Extreme Heat Health Alert Issued - Extreme Heat Health Alert Issued
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null Extreme Heat Health Alert Issued
August 17, 2015 -
A Level 1 – Extreme Heat Health ALERT has been issued by KFL&A Public Health to advise area health professionals and community service providers of an upcoming period of hot and humid weather which may have adverse health effects. According to Environment Canada, the humidex is expected to reach 36 or higher on Monday, August 17, 2015 through Thursday, August 20, 2015. This alert is in effect for the KFL&A area.
A Level 1 – Extreme Heat Health Alert is issued when Environment Canada forecasts 36°C temperature or humidex (and above) for two consecutive days, without an air quality advisory.
Humidex values describe how the hot and humid weather feels to the average person. It combines the temperature and humidity readings into one number to reflect the perceived temperature. The higher the humidex, the harder it is for perspiration to evaporate and cool the body.
Heat-related illness is preventable, and can lead to serious illness and even death. While extreme heat can put everyone at risk from heat illnesses, health risks are greatest for:
- Older adults
- Infants and young children
- People with chronic illnesses such as breathing difficulties, heart conditions or mental health illnesses
- People who take certain mediations (advise them to check with their pharmacist or physician)
- People who work or who exercise in the heat
- Homeless people and low income earners
Know the Signs of Heat-Related Illness and Know What to Do!
Heat-related illness: Muscle cramps, dizziness, fainting, nausea and vomiting, headache, rapid heart rate, and breathing
- Move to a cool place, rest, drink water, use cool compresses, and fan the body. Seek medical attention if symptoms persist.
Heat Stroke: Complete or partial loss of consciousness, confusion, elevated temperature, hot dry skin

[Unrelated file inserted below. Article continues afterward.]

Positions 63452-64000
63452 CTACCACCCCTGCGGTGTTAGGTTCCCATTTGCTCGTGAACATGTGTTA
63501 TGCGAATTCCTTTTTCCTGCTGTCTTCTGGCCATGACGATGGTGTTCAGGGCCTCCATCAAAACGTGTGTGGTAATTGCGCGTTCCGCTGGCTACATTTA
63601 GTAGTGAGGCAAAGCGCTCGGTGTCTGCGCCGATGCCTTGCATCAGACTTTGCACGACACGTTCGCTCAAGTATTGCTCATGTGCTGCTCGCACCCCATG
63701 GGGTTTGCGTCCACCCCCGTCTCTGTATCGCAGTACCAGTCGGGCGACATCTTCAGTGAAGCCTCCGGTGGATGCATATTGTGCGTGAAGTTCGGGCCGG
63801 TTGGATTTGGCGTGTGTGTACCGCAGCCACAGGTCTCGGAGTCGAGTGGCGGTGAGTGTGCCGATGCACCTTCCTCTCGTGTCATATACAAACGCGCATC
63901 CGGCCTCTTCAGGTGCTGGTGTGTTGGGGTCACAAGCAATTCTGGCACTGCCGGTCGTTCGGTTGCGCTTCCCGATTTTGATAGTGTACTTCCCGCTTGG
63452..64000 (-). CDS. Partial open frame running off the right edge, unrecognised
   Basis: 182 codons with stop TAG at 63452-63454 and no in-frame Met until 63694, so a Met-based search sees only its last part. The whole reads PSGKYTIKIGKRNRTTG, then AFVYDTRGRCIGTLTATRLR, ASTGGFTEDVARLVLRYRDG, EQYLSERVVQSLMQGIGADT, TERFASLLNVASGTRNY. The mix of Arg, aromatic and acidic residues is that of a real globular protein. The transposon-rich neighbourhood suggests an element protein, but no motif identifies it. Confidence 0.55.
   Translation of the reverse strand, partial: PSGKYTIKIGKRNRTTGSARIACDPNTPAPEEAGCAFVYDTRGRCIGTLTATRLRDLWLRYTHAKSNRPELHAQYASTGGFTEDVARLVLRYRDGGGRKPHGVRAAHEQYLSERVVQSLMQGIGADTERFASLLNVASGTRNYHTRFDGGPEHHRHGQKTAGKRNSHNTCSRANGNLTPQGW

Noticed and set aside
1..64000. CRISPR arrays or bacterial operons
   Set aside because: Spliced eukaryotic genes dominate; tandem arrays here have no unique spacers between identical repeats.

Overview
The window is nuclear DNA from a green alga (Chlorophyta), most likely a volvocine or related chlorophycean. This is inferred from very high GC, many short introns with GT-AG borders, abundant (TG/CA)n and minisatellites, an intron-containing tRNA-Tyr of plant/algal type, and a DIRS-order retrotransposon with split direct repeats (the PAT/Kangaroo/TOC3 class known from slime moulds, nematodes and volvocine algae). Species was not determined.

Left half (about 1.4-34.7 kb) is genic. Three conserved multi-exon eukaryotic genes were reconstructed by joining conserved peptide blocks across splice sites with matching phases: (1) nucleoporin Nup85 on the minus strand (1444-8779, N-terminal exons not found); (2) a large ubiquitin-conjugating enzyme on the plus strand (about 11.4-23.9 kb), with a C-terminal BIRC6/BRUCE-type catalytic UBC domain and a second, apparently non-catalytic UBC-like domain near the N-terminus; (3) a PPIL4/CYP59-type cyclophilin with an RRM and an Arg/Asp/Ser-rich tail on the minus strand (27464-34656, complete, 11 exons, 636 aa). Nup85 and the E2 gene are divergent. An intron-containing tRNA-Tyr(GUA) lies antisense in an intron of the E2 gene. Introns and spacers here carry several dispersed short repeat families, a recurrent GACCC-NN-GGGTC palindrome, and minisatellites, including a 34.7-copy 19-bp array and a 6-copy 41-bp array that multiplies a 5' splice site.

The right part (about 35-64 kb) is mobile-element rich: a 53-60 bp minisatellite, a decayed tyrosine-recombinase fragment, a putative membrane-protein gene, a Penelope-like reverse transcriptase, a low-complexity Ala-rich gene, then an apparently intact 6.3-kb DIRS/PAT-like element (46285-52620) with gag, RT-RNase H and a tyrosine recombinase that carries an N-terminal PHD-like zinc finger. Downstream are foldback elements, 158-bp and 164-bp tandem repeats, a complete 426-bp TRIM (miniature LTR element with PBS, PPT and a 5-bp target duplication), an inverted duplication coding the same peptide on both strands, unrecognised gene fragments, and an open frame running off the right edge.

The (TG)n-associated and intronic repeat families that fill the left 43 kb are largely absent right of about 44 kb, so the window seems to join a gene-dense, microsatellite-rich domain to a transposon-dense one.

- CALL 9-1-1, this is a medical emergency. While waiting for help, move the person to a cool area, apply cool water to large areas of their body, and fan the person as much as possible.
KFL&A Public Health recommends taking the following actions to stay cool:
- Drink plenty of cool liquids, especially water, before feeling thirsty.
- Take a break from the heat by spending a few hours in a cool place.
- Reschedule strenuous outdoor activity or plan outdoor activities during cooler parts of the day.
- Avoid sun exposure. Shade yourself by sitting under a tree, wearing a wide-brimmed, breathable hat, or using an umbrella.
- Wear loose-fitting, light-coloured clothing made of breathable fabric.
- In your home, block the sun by closing awnings, curtains or blinds during the day.
- Outdoor workers should follow heat stress guidelines from the Ontario Ministry of Labour.
- Never leave people or pets inside a parked vehicle or in direct sunlight.
- Check in frequently with people who are isolated, elderly, have mobility issues, and those who have chronic health conditions. They may have difficulty accessing a cool place and are at high risk of heat related illness and death.
Public health officials urge everyone to be aware of the health impacts of extreme heat and take precautions.